11/09/2011 04:57 EST | Updated 01/09/2012 05:12 EST

Save the Euro, Lose Sovereignity


The race to save the euro, and how it's being conducted, will not just affect bailed out countries' control over their budgets. It will also likely harm what remaining democratic character the Union has by allowing for influence over debtor states' votes in a way the treaties anticipate and forbid.

The euro may be saved, but these safeguards, critical to holding members accountable for their votes, will be forever lost.

The Union treaties make clear that neither one or more member states nor the Union itself can assume commitments of a member state's central government, and those provisions are being ignored. The long-term geopolitical consequence of this is the centralization of Germany's power within the eurozone by piecemeal and impromptu conditioning of bailouts that will transform an already two-track Union (the eurozone and the rest) into a multi-track Union, with each new track having different conditions of a bailout.

The short-term hazards of bailing out member states are sufficient to justify the no-bailout clause. The Union operates by member state voting. The top policy levels usually require consensus and the lower ones get by with a "qualified majority," meaning a certain number of members making up a certain amount of the population. Thus, the no-bailout clause liquidates the possibility of vote-buying by another member state or the Union, and votes are more likely to reflect the collected national interests of those voting rather than what lawyers call duress.

Also, a no-bailout clause prevents debtor state logrolling, the phenomenon where debtor states agree, sotto voce or otherwise, to vote for each other's bailout, thus creating a debtor-friendly voting bloc within the eurozone. In the context of encouraging shared responsibility for budgetary behavior, Lorenzo Bini Smaghi, a member of the ECB Executive Board, recognized this likelihood last summer, which is all the more true when there is bailout money at stake:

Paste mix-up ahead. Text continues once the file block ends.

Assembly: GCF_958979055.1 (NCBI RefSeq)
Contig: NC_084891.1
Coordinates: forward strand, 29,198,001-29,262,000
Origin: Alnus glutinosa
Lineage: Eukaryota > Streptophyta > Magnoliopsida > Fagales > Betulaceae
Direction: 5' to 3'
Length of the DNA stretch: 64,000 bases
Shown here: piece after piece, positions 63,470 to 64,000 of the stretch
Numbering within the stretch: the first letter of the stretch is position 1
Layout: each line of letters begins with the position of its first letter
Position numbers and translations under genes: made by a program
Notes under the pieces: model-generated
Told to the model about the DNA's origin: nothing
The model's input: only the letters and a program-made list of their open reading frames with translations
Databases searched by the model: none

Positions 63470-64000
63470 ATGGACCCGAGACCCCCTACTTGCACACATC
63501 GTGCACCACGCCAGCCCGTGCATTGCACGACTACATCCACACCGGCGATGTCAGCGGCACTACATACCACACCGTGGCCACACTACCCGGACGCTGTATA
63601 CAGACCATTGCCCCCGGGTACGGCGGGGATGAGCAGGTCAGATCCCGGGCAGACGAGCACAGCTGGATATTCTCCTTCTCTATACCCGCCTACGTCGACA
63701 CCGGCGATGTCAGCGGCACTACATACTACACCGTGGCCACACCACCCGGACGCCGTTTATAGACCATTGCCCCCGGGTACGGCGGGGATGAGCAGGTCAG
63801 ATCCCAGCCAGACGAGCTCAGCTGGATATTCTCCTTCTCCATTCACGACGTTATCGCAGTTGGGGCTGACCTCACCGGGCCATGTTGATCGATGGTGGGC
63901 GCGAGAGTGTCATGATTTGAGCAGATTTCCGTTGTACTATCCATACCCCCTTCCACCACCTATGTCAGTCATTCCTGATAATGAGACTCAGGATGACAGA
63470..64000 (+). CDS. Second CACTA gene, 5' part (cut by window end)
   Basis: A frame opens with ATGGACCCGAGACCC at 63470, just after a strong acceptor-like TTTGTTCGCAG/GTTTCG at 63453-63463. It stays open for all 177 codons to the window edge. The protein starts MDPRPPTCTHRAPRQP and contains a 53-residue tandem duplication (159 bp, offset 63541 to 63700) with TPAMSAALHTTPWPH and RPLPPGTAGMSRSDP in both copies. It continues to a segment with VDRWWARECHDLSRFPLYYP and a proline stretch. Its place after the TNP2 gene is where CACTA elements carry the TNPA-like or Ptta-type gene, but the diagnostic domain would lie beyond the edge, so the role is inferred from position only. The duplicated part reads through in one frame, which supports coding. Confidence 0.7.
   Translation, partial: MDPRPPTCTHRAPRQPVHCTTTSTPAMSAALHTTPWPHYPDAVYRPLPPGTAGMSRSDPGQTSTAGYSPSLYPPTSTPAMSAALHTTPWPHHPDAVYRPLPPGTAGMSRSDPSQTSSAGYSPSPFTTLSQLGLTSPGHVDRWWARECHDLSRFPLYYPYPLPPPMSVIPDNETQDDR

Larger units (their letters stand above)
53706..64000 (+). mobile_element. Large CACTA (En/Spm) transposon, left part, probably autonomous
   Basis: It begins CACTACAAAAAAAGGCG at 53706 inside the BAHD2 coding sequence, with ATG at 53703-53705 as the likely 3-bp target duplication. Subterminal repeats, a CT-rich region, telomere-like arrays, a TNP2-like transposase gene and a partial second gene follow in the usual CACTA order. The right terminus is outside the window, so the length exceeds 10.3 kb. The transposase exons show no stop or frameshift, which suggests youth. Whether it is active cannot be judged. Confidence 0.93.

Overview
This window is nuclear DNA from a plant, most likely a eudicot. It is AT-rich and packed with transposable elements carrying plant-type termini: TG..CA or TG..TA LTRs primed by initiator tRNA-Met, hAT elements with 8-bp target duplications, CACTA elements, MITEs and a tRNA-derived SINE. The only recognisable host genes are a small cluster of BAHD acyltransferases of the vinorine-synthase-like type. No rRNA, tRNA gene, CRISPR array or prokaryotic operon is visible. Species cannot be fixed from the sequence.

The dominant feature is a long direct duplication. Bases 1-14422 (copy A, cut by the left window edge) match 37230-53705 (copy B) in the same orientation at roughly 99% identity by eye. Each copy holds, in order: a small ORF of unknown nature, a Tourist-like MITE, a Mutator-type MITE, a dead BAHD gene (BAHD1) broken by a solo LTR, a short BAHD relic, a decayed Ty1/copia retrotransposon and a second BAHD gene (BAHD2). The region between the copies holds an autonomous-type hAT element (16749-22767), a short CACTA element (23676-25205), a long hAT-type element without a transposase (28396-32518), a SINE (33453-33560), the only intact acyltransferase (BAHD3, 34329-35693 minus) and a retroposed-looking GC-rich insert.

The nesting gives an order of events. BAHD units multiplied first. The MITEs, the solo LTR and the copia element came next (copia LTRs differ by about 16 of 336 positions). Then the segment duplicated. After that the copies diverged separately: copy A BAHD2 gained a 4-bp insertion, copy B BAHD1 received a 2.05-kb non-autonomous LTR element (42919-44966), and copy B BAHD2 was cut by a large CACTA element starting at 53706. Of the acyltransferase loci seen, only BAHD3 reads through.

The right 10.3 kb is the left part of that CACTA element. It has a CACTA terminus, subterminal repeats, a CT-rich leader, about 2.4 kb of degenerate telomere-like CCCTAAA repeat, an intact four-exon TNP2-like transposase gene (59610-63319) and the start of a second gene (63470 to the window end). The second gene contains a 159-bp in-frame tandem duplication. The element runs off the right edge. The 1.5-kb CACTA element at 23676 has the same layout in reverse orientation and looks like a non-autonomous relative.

[G]overnments are too polite to each other, maybe in the expectation that if they find themselves being accused of the same transgressions one day, they would then benefit from the forgiveness of the others. Such a "non-aggression pact" between potential offenders tends to lift the burden of responsibility from countries and creates a form of moral hazard, which encourages indiscipline.

By ignoring the no-bailout provisions now for speed and convenience, this could emerge as a very serious longer-term problem.

Having decided that bailouts will happen despite provisions forbidding them, and given the possibility that those bailouts will be serial and with unknown conditions attached, the eurozone actually risks a ghettoization of bailed-out debtor countries, to the great benefit of Germany, the one right now driving the bailout train.

Should Germany be able to determine the fiscal policies of Greece (and/or Spain, Italy, Portugal, and Ireland), even for a limited period of time? What will be the meaning of member state voting for those bailed-out countries, whether among eurozone countries or the Union as a whole? Would they be likely to cross their main benefactor?

In the proposed bailout's current form, we may be watching the creation of a German (and Franco-friendly, for now) Bretton Woods system for the euro with Germany holding more of the cards than ever. If Germany could achieve these voting results, it would spread its influence over the Continent with its checkbook much farther, and likely for much longer, than it was ever able to achieve by force of arms.

The most sensible solution if bailouts are going to happen is that rules be set forth in advance for what conditions trigger a bailout and what conditions will be required to get the money, and that all affected member states agree on them. Remember that the list of those violating the Stability and Growth Pact is long and distinguished, and its few, weak penalties and non-enforcement have doomed its ability to justify Greece's eurozone receivership.

The rule of law requires not only fealty to existing law, but the promise of equality of treatment under it. By ignoring the no-bailout provisions, there is an increased chance of serious, unknown, and uneven remedies in addition to the creation of a regulations-for-thee-but-not-for-me eurozone of creditor member states that will far outlast this crisis.

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